In a unanimous vote, the Los Angeles County Board of Supervisors moved earlier today to authorize applications for a combined total of nearly $60 million in bond financing that would go toward the construction of two affordable housing developments in Santa Fe Springs and Huntington Park. The two projects, when completed, would create a combined total of 150 income-restricted homes.
The first, slated for a property located at 13231 Lakeland Road in Santa Fe Springs, is being developed the The Richman Group. The project site, which spans approximately 4.68 acres at the intersection of Lakeland and Laurel Avenue, is approved for the construction of 102 apartments reserved for families and senior households, with social services to be provided by The Whole Child. The mix of one-, two-, and three-bedroom dwellings will serve renter households earning at or below 30, 60, and 70 percent of the area median income level.
Designed by SVA Architects, the project will feature multiple buildings ranging from two to four stories in height, featuring will also include surface parking for 149 vehicles, as well as amenities such as a multipurpose room, a club room, a fitness center, a lounge, and landscaped outdoor space.
The vote by the Board of Supervisors authorizes the project team to apply to the California Debt Limit Allocation Committee for up to $34.8 million in bonds. Pending the availability of funding, the project is set to be built over a one-year period, with a groundbreaking occurring as early as 2023.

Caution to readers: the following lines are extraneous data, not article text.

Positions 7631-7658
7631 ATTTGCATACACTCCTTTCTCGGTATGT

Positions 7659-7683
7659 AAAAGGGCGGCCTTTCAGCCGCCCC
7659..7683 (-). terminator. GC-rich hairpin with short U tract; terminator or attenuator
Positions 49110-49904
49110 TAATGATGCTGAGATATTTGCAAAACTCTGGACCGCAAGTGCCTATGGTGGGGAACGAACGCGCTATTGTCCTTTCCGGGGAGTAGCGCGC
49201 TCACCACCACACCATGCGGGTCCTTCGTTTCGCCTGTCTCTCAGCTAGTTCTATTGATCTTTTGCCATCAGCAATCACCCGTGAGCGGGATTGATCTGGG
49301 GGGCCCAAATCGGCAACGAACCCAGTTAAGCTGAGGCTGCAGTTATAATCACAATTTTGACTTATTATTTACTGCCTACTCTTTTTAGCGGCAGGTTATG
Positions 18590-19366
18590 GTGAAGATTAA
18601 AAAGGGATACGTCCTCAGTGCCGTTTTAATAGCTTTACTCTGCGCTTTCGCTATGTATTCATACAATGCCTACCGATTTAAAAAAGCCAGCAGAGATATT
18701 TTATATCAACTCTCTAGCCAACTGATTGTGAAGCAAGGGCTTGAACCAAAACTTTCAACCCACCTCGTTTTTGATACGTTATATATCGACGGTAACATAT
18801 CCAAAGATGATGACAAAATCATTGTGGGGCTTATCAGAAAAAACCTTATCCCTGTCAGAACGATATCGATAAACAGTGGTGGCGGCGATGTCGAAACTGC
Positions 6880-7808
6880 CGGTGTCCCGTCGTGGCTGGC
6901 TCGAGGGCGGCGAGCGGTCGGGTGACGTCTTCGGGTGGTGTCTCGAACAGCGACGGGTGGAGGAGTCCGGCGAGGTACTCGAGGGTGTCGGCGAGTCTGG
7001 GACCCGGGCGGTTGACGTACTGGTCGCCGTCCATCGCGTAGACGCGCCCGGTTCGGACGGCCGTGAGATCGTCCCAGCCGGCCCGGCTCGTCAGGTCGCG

The second development, called Huntington Square, would rise from a currently vacant lot located at 6101-6123 State Street in Huntington Park.
The developer, A Community of Friends (ACOF), is planning the construction of a new four-story building on the property, featuring 48 apartments for seniors who are veterans, low-income, and homeless. Outside of a two-bedroom manager's unit, the apartments would consist entirely of studios and one-bedroom dwellings, reserved for households earning at or below 30, 50, and 60 percent of the area median income level.
A staff report describes the building as consisting of three offset masses, centered on a shared courtyard. Parking and offices for on-site staff are located at the ground floor, while common spaces including a community room and a fitness center are located elsewhere.
ACOF will seek up to $25 million in bond funding for the project, following the vote by the Board of Supervisors.